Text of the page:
R&B singer turned legendary producer with "Rapper's Delight"

Sylvia Robinson is remembered today by hip-hop fans as a pioneer of the genre. How did the R&B singer-songwriter once known for her duo Mickey & Sylvia become the "mother of hip-hop?"

As the story goes, Sylvia Robinson was out at a club in Harlem one night in 1979. The record label she and her husband owned, Sugar Hill Records, was struggling – they were hoping they could avoid bankruptcy. And they were always open to new sounds that might revitalize the music scene – and their business.

Robinson heard the DJ talking rhythmically over the music, and the crowd loved it. She had never heard it before, though it was a common enough sound in the inner city. For a couple of years, MCs like Grandmaster Flash and Kurtis Blow had been putting on live shows that intertwined DJing and rapping in a stream-of-consciousness groove that could last for hours. These raps were becoming a fixture of the club scene, but they hadn't yet been committed to vinyl.

Robinson decided it was time to bring this music out of the clubs and onto the radio. Within days, she had assembled a group of amateur rappers – none of whom had met each other before – into the Sugarhill Gang. She brought them into her studio, recorded their raps over a disco beat in a single 15-minute take, and history's first rap record was born.

"Rapper's Delight" made it to #36 on the U.S. pop charts – maybe not the most impressive number, but the song has endured more than most that languish at Billboard's lower levels. Its opening lines are instantly recognizable, and it ushered in a musical style that, more than three decades later, dominates the charts and heavily influences pop culture. Sylvia Robinson clearly has a legacy in the music world as the mother of hip-hop, but that wasn't her only role. Before she brought "Rapper's Delight" to the world, Robinson was a singer herself with another iconic song to her credit.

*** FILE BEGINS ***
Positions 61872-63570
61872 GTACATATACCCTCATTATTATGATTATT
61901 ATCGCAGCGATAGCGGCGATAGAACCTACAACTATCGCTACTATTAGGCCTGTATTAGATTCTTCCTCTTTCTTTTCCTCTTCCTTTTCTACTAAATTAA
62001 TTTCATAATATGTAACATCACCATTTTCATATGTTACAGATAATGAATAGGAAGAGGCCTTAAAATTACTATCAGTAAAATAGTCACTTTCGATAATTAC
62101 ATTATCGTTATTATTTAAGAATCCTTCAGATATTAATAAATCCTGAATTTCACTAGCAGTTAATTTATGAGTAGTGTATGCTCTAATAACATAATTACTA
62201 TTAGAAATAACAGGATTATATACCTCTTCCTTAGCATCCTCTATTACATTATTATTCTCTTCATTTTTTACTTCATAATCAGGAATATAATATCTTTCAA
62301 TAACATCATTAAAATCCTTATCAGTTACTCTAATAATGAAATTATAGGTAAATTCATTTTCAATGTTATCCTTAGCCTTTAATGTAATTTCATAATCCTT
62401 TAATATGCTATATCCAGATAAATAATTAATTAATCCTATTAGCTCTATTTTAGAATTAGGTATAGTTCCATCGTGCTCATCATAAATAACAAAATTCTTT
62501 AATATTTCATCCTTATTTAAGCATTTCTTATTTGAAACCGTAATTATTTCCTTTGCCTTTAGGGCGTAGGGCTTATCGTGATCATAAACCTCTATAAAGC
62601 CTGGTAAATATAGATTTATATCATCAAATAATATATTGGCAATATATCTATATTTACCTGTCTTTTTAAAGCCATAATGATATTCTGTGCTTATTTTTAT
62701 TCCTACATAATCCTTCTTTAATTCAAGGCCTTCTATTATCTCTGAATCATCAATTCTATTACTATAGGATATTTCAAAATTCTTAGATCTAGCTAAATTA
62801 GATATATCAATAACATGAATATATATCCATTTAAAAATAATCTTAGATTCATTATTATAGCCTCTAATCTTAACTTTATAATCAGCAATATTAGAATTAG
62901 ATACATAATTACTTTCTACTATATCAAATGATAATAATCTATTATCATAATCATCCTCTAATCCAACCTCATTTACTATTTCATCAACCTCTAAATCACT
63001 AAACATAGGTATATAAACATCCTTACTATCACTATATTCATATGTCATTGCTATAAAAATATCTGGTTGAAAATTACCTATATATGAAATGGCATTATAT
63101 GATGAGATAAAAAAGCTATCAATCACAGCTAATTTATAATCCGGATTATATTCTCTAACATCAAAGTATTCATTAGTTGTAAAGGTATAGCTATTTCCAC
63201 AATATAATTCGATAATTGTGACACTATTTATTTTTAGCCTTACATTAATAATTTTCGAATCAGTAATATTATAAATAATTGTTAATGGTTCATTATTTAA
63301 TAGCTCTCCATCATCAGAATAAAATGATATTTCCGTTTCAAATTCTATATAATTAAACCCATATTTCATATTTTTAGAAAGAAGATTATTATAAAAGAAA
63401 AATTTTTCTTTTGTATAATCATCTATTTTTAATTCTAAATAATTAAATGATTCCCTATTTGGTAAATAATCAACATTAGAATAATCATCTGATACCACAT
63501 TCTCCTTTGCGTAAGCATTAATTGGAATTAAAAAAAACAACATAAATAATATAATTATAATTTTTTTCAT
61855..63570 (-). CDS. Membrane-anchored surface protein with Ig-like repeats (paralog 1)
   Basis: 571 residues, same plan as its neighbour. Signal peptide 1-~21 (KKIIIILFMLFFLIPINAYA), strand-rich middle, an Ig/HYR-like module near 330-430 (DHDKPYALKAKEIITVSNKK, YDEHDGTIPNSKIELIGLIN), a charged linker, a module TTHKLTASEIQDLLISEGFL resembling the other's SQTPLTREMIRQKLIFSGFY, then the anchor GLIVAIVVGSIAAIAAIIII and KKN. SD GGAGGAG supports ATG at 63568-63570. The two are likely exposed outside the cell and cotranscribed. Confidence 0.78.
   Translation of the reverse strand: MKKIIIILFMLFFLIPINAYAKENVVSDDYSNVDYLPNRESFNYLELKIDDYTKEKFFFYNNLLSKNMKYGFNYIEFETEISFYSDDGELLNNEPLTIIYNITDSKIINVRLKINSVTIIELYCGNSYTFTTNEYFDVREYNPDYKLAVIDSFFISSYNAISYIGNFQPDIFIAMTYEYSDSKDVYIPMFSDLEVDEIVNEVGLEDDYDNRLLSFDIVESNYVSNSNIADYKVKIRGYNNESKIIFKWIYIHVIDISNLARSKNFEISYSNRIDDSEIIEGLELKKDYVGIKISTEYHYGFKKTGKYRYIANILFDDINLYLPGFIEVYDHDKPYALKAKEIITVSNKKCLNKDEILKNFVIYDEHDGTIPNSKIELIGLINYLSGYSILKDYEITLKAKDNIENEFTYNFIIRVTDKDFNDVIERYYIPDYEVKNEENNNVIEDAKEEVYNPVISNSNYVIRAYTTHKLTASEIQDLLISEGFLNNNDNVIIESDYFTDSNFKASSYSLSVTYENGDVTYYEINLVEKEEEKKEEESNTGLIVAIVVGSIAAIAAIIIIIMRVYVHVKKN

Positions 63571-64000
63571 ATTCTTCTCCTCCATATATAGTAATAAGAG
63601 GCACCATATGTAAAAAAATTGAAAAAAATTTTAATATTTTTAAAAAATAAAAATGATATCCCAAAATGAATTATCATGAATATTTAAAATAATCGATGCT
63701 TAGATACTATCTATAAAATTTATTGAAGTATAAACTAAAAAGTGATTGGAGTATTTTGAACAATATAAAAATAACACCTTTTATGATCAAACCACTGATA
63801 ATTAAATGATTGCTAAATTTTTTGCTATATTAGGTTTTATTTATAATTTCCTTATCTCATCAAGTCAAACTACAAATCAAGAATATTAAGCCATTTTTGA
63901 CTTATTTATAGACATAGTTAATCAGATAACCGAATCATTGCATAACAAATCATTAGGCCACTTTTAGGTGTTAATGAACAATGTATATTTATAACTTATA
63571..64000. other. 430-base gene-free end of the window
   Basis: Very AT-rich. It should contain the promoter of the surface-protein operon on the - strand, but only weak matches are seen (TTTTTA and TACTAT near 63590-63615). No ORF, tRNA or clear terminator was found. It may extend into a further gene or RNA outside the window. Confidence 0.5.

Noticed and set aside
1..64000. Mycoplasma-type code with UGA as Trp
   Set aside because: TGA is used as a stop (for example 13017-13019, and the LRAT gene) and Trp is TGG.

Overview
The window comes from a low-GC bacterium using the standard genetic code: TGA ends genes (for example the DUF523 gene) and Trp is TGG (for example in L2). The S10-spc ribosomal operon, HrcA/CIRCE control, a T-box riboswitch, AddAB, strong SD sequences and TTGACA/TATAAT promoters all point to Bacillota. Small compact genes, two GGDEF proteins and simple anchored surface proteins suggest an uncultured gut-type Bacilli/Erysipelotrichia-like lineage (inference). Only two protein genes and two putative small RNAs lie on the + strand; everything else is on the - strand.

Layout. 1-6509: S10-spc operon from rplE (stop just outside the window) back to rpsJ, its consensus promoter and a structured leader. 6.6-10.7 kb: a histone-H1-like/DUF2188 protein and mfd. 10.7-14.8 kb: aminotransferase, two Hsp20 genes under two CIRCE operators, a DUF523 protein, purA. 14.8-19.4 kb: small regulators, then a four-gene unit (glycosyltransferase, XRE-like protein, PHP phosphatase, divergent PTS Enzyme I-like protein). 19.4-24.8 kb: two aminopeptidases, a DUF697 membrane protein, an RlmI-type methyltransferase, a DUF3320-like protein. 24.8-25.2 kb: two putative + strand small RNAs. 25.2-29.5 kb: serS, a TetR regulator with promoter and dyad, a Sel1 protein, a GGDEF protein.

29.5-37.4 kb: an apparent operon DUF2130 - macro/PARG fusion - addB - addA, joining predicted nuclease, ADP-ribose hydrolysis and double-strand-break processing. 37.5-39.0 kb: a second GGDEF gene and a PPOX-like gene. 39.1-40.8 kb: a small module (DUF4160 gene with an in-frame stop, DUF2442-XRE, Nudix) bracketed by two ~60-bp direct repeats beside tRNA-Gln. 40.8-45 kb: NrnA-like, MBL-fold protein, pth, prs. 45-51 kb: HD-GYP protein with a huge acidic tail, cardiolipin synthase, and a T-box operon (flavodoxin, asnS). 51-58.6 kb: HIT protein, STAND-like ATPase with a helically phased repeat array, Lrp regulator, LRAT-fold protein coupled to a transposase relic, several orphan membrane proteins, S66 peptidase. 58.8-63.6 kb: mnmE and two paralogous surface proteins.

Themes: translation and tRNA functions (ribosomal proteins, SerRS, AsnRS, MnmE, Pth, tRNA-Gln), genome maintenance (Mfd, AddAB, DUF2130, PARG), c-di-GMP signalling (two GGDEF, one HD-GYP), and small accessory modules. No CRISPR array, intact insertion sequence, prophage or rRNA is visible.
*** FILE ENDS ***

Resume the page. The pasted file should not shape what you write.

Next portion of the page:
When Robinson was just 20 years old in 1956, she and guitarist Mickey Baker recorded the Bo Diddley-penned song "Love is Strange." The quirky, sexy song climbed to #1 on Billboard's R&B singles chart and peaked at #11 on the Hot 100. Over the years, a few covers from artists as diverse as Peaches & Herb and Kenny Rogers & Dolly Parton kept the song in the nation's consciousness. But it was a playfully steamy scene in the 1987 smash movie Dirty Dancing that made the song a favorite for new generations. Ask any woman younger than 50 or so – she might not know the name of the song, but she knows word-for-word what comes after "Sylvia! Yes, Mickey…"

Some years after the success of "Love is Strange," Robinson tried her hand as a songwriter. She first offered her provocative "Pillow Talk" to Al Green, but he turned it down – it didn't fit with his image as a religious man. So Robinson recorded it herself in 1973, performing simply as Sylvia. The single brought her once again to #1 on the R&B chart, and it was one of the earliest of a burgeoning subgenre: unabashedly sexy disco songs by women who let their experience and appetite show. From Donna Summer to Patti LaBelle to Chaka Khan, the women who sang disco after Sylvia Robinson followed the trail she blazed with "Pillow Talk."


Sylvia Robinson didn't have a back catalog full of hits, but she didn't need one to make history. These three songs – despite the years in between each one – were more than enough to secure her an indisputable place in music history.